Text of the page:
Canadian Association of Science Centres Names George Jacob Outstanding Project Leader for 2016
The Canadian Association of Science Centres (CASC) named George Jacob, President & CEO of the newly opened Philip J. Currie Dinosaur Museum, as the Outstanding Project Leader for the year at the Annual Gala held on May 6 at Telus Science World in Vancouver BC. Mr. Jacob received the award at a ceremony attended by hundreds of science museum professionals from across Canada.
Most recently, in September 2015, as its founding President & CEO, he delivered a stunning exhibit experience at the Philip J. Currie Dinosaur Museum. He completed interpretive content-design-build-install phases on budget in less than 8 months, making it the fastest project implementation in Canadian history. This includes one of the most powerful museum in-house branding exercises, web-presence, 3D printing studio and some of the most interesting custom-designed museum merchandise. The museum witnessed over 88,000 attendees in the first 8 months of operation, winning 8 awards – including the 2016 Outstanding Achievement Award from the Canadian Museums Association. It is the first and only museum in Canada to offer educational helicopter rides, with views over the world’s densest dinosaur bone-bed sites.
Mr. Jacob has an extensive portfolio of museum assignments in 11 countries, including Singapore, Hong Kong, India, Taiwan ROC, France, United Kingdom, United States, Egypt, UAE and Canada. In addition, he is also the author of numerous books on the future of museum design, exhibit design and cultural leadership, and has taught Canada’s first Master’s level studio in Museum Design at the Faculty of Architecture, University of Manitoba. Mr. Jacob trained as an intern at the Smithsonian, educated at the Birla Institute of Technology & Science (formerly under the MIT-Ford Foundation collaboration), University of Toronto and Yale School of Management on full scholarships.
A Canadian Commonwealth Scholar, he is the founding Director/President of 4 stellar institutions in his career and the only museum professional to publish 100 newspaper columns in one year. He has served on various professional boards, and has been an adjunct faculty for Museum Studies and Business Administration at various universities. With a successful track record of $480 million in over 100 museum assignments, he was honored to be the Project Director for production of the 1812 Star Spangled Banner permanent exhibit- Smithsonian’s most treasured national icon inaugurated by President George W. Bush in 2008. He was named the 50 most influential persons by Alberta Venture and inducted to the Royal College of Fellows, Canadian Geographic Society. He also serves on the Board of Directors of ICOM Canada (International Council of Museums).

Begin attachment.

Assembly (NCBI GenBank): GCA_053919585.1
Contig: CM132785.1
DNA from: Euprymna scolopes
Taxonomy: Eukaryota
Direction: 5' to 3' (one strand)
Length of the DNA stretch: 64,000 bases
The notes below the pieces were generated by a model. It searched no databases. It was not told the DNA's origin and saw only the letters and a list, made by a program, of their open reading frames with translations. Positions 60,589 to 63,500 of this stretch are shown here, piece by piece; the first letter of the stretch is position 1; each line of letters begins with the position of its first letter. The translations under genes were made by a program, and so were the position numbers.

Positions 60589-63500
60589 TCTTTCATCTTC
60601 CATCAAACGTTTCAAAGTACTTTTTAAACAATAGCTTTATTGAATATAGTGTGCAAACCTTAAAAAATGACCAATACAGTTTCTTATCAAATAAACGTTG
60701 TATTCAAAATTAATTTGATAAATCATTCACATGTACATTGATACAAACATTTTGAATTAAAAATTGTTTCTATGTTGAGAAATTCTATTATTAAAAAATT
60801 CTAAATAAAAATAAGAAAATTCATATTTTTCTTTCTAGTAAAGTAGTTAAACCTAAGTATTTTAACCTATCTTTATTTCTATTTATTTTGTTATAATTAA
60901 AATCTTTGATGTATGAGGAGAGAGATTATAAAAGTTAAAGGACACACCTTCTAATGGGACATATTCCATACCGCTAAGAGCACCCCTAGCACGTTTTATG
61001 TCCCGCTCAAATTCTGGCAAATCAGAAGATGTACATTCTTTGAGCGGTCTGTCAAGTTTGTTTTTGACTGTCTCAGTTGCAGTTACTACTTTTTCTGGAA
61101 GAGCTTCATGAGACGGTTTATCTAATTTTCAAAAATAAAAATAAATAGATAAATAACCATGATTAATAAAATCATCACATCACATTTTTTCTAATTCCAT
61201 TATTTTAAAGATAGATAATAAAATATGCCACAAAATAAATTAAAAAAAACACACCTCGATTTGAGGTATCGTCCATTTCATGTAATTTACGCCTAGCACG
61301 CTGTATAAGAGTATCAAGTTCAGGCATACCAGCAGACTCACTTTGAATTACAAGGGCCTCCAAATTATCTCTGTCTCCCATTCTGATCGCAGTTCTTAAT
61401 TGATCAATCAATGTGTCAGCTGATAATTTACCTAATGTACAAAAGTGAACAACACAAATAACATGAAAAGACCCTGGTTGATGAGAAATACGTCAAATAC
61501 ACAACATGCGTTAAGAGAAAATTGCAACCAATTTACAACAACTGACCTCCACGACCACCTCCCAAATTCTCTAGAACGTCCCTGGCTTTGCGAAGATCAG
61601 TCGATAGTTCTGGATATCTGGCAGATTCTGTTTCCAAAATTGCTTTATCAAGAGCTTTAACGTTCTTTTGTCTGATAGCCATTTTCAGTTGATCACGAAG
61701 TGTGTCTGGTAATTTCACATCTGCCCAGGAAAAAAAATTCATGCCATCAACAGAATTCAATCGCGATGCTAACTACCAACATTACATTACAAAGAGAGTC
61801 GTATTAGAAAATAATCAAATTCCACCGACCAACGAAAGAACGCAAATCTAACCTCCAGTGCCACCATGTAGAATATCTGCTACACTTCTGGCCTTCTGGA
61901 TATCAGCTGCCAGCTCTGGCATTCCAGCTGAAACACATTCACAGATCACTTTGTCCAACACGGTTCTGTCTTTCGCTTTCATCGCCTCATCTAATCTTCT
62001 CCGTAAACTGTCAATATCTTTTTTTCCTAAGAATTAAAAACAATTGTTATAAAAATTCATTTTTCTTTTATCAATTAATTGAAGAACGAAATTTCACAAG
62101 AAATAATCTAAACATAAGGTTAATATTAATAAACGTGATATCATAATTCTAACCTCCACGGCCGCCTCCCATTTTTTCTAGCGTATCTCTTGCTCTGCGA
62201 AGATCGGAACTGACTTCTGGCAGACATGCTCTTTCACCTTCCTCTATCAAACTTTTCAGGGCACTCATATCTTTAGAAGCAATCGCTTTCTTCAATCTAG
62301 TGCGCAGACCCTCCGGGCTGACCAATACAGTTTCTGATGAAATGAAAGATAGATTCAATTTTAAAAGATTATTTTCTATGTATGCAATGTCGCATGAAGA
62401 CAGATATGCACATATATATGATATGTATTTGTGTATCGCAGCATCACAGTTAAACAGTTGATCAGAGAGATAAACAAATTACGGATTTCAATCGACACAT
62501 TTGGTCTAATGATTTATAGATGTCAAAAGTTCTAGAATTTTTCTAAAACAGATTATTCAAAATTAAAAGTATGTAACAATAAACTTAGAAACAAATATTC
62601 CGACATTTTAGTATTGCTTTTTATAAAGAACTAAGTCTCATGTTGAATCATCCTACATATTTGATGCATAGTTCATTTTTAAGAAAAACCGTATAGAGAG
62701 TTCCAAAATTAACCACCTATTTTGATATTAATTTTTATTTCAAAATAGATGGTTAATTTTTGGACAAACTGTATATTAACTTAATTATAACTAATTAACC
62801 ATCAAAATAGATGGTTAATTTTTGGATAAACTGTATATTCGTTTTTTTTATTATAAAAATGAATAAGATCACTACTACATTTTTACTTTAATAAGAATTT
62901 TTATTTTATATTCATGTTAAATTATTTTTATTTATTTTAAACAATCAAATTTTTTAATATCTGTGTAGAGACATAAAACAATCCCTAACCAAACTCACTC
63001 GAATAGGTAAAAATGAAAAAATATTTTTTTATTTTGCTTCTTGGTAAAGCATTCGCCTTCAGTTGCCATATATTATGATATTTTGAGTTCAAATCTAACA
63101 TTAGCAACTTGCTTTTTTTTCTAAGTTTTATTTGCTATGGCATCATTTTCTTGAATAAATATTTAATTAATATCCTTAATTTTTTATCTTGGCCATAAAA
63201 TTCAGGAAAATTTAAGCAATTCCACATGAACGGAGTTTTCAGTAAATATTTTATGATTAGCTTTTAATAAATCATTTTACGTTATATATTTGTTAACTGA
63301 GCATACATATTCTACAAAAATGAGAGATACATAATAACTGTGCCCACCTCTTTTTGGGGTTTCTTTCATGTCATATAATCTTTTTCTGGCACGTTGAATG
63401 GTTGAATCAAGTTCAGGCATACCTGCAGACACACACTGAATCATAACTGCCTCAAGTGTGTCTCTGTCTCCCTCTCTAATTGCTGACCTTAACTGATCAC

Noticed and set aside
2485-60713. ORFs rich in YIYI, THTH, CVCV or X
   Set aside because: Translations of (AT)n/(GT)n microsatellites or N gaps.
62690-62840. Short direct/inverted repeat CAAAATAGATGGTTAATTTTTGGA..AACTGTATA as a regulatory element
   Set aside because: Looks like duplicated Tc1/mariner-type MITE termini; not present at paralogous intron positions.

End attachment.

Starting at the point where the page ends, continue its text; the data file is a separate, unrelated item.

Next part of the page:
Philip J. Currie Dinosaur Museum is an international institute for experiential learning dedicated to Alberta’s palaeontological heritage, through research, collection, preservation, exhibition, public programming, publications and innovative outreach.
About the Museum
Philip J. Currie Dinosaur Museum is Canada’s newest world-class facility, located in Alberta’s Peace Country on a 10-acre complex. The LEED Gold museum features extensive gallery spaces angled onto a unique set of nodal trusses, two classrooms, National Geographic partnered Aykroyd Family Theatre, research lab, Dine-O-Saur Restaurant, Kaleidosaur Gift Shop, an outdoor discovery fossil walk and large outdoor playground.
The permanent exhibit galleries of the museum engage the visitor in 360 million year time-travel through paleo fauna and flora discoveries from Pipestone Creek – the densest dinosaur bone-bed in the world. The exhibits use both conventional display methods and modern technology, transporting the visitor to the Pipestone Creek bone-bed and devastation of the flood plain, through the Cretaceous and Devonian periods to today’s oil exploration in Alberta.
The award-winning design draws on an abstraction of the palaeontological excavation experience, with two massive retaining walls of poured concrete and gabions pushing back the earth to reveal the main gallery wall, akin to a fossil dig. A triple-glazed zinc roof creates an exceptionally energy-efficient and sustainable building envelope to handle the temperature extremes in the Grande Prairie area, allowing the entire building to be heated and cooled by a displacement ventilation system located under the concrete floor of the museum.
The museum is named after Canada’s leading palaeontologist and the founder of the Royal Tyrell Museum, Dr. Philip Currie. Dr. Currie is Canada Research Chair, Palaeobiology, University of Alberta, and one of the foremost professional voices around the globe. The new museum honours his lifelong commitment to the discovery and study of our palaeo heritage.
Facility: $34 million
Exhibit Project Budget: $6 million
Exhibit Area: 12,000 Sq. ft.
Timeline: 13 months construction + 8 months exhibit Design-Build-InstallOpened: September 3, 2015